Stop Yourself from Falling for Fakes!

by News Editor on April 27th, 2012 in Security Tips.

What can you do to stop the spread of rogues and save your hard-earned cash for genuine programs that protect your PC and personal information? Armed with a little knowledge and awareness of the problem, users will be able to stop falling for these fakes and help to make sure that rogue software vendors stop profiting from their unscrupulous business.

Never pay for malware! Here’s how you can tell what's real and what's not when it comes to security software, so you can keep from buying bogus products.

  • Do not fall for scare tactics. 

Not sure what that means? While browsing sites, be cautious of pop-ups warning you that your system is infected and offering a product to clean it up. Never pay for a program that installed itself to your computer. This is a hallmark of rogue software.

  • Use security software and keep it up-to-date.

If you know that you have anti-virus, anti-spyware, and a firewall on your PC, you can safely ignore security alerts you receive that do not come from your chosen security software provider. (Rogue security software will often try to lure computer uses by using legitimate looking pop-up messages that appear to be security alerts.) Also, most anti-spyware programs, like  Ad-Aware 10, will help keep you protected from rogues because they can find and detect these programs.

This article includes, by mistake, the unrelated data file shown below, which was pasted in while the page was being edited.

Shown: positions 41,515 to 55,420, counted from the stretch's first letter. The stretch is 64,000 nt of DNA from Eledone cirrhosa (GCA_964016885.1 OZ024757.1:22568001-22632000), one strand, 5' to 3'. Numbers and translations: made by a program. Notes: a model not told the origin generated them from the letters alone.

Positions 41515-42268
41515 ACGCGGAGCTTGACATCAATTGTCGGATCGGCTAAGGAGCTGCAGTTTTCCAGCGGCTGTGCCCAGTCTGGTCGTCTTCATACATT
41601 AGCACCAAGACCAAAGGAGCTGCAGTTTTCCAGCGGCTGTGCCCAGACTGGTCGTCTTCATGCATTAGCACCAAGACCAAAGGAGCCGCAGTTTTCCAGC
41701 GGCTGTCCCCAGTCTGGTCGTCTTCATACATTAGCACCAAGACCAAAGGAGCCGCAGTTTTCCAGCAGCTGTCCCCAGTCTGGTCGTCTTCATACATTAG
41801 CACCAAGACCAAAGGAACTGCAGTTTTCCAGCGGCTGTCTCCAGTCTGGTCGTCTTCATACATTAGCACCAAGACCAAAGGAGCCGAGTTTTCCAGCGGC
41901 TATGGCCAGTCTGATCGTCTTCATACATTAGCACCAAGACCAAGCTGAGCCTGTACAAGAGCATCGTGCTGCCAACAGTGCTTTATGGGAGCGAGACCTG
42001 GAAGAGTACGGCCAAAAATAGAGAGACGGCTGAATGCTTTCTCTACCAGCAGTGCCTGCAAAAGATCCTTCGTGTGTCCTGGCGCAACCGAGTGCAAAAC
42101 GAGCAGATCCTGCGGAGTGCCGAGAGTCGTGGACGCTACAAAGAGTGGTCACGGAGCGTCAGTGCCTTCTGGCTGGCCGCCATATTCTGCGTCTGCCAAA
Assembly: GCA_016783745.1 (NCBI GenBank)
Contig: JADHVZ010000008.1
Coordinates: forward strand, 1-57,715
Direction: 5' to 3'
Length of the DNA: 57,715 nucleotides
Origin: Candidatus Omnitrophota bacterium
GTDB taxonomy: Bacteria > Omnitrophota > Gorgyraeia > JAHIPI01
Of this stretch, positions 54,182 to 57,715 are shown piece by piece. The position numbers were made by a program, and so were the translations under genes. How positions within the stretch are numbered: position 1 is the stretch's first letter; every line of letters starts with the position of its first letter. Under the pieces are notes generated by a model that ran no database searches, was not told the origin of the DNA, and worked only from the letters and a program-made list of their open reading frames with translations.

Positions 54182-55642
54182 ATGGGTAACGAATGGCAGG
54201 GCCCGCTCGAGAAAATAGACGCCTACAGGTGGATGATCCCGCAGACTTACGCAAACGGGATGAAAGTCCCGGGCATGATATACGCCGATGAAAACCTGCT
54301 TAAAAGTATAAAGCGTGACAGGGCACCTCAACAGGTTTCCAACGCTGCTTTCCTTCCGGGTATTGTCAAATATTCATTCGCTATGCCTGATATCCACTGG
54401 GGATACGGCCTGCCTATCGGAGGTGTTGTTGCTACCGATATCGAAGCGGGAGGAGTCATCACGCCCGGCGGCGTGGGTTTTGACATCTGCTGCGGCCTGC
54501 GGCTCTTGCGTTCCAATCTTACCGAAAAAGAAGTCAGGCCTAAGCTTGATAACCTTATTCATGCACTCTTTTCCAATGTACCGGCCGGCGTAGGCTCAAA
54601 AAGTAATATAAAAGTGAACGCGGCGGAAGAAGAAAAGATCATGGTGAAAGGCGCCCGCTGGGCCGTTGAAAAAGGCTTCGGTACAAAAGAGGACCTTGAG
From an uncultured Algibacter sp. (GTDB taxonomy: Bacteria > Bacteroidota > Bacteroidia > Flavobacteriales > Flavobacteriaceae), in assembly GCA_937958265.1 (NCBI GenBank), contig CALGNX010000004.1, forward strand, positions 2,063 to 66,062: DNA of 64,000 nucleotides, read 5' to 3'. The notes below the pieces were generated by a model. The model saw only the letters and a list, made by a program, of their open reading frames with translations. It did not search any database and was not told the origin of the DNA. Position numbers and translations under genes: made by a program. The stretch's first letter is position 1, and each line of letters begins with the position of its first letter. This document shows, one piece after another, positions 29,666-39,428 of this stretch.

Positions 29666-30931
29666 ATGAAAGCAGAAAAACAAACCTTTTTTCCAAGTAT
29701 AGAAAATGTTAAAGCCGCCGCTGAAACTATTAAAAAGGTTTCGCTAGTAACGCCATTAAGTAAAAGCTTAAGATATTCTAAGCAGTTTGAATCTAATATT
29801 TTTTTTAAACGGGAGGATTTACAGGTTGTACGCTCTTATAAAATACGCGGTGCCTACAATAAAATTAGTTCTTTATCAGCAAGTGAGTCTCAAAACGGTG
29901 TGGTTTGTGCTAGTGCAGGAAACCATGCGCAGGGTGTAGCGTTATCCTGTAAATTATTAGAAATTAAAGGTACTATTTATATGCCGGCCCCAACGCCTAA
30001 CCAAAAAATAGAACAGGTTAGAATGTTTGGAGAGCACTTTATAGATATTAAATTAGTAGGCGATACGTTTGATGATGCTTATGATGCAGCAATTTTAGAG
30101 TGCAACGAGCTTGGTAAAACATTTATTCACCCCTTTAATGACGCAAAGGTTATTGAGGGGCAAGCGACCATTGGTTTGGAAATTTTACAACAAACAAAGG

• Access experts.

Visit the Lavasoft Support Forums or other security forums and ask about the software you are considering before you decide to purchase it.

  • Read the software reviews.

Read and obtain additional information from reputable sites like Download.com. Do not blindly trust individual sites offering security products. You can also refer to reputable lists of trustworthy anti-spyware programs.

  • Ask knowledgeable friends and family members.

Ask them about quality software they use. Keep in mind that when you search for trustworthy security software online, rogue products can, and often do, appear in the search results list.

  • Practice online skepticism. 

Be aware that rogue security software does exist on the Web, and be vigilant about avoiding it. These programs are designed to appear genuine – meaning they may mimic legitimate programs, use false awards and reviews to rope you in, or employ other deceptive tactics. It’s also a good idea to familiarize yourself with common phishing scams, and to be cautious of links in e-mail messages and on social networking sites.